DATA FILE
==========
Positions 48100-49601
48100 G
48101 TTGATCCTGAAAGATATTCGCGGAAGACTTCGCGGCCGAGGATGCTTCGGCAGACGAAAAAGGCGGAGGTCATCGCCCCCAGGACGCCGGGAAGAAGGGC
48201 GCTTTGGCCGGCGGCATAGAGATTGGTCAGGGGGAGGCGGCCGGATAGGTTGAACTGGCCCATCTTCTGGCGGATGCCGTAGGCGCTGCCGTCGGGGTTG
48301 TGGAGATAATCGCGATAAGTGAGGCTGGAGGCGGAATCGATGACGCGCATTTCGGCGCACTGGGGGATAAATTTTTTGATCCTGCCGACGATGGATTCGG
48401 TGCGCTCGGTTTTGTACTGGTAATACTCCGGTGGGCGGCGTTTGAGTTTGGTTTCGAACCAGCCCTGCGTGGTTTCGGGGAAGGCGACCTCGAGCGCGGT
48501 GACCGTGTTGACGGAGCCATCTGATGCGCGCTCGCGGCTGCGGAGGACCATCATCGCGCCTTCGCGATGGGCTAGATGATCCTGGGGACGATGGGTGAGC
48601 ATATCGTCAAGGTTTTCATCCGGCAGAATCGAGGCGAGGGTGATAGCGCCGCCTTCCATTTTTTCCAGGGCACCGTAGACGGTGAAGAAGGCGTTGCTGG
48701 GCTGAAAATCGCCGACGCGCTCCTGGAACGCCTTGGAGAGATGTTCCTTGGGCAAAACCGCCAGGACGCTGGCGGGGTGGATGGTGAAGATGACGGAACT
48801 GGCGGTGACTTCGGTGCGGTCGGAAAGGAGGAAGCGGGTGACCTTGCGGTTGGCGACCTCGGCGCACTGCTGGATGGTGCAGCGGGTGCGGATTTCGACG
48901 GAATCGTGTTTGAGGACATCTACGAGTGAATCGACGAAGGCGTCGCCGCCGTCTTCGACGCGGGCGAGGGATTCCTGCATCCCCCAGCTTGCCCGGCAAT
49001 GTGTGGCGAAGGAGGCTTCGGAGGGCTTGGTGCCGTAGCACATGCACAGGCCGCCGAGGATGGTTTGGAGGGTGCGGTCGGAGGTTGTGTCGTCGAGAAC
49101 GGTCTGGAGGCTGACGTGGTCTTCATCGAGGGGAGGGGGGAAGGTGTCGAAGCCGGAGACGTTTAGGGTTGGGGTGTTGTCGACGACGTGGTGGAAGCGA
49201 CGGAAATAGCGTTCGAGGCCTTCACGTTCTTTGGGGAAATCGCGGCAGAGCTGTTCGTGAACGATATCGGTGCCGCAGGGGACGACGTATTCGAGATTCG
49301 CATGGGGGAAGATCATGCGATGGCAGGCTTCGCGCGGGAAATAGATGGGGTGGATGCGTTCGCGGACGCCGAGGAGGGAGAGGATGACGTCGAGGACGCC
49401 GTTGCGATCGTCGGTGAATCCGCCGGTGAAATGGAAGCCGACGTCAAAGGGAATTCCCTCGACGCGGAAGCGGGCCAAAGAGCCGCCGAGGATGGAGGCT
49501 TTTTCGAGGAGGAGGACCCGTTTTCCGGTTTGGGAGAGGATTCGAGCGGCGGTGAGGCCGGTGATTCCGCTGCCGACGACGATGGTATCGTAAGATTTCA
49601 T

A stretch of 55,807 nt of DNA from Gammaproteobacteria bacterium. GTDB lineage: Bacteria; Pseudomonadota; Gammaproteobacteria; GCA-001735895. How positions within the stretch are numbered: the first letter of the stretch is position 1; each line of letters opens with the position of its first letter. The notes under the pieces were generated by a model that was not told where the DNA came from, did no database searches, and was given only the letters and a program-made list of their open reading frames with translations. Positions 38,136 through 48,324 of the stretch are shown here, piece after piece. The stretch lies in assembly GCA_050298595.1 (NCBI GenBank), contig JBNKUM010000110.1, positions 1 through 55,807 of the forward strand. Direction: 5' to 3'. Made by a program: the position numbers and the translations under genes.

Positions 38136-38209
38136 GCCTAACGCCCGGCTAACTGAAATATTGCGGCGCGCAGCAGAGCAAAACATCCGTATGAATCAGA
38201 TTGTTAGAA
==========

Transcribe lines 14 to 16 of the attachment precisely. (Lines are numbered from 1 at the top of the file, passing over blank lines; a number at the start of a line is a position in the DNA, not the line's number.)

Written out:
49201 CGGAAATAGCGTTCGAGGCCTTCACGTTCTTTGGGGAAATCGCGGCAGAGCTGTTCGTGAACGATATCGGTGCCGCAGGGGACGACGTATTCGAGATTCG
49301 CATGGGGGAAGATCATGCGATGGCAGGCTTCGCGCGGGAAATAGATGGGGTGGATGCGTTCGCGGACGCCGAGGAGGGAGAGGATGACGTCGAGGACGCC
49401 GTTGCGATCGTCGGTGAATCCGCCGGTGAAATGGAAGCCGACGTCAAAGGGAATTCCCTCGACGCGGAAGCGGGCCAAAGAGCCGCCGAGGATGGAGGCT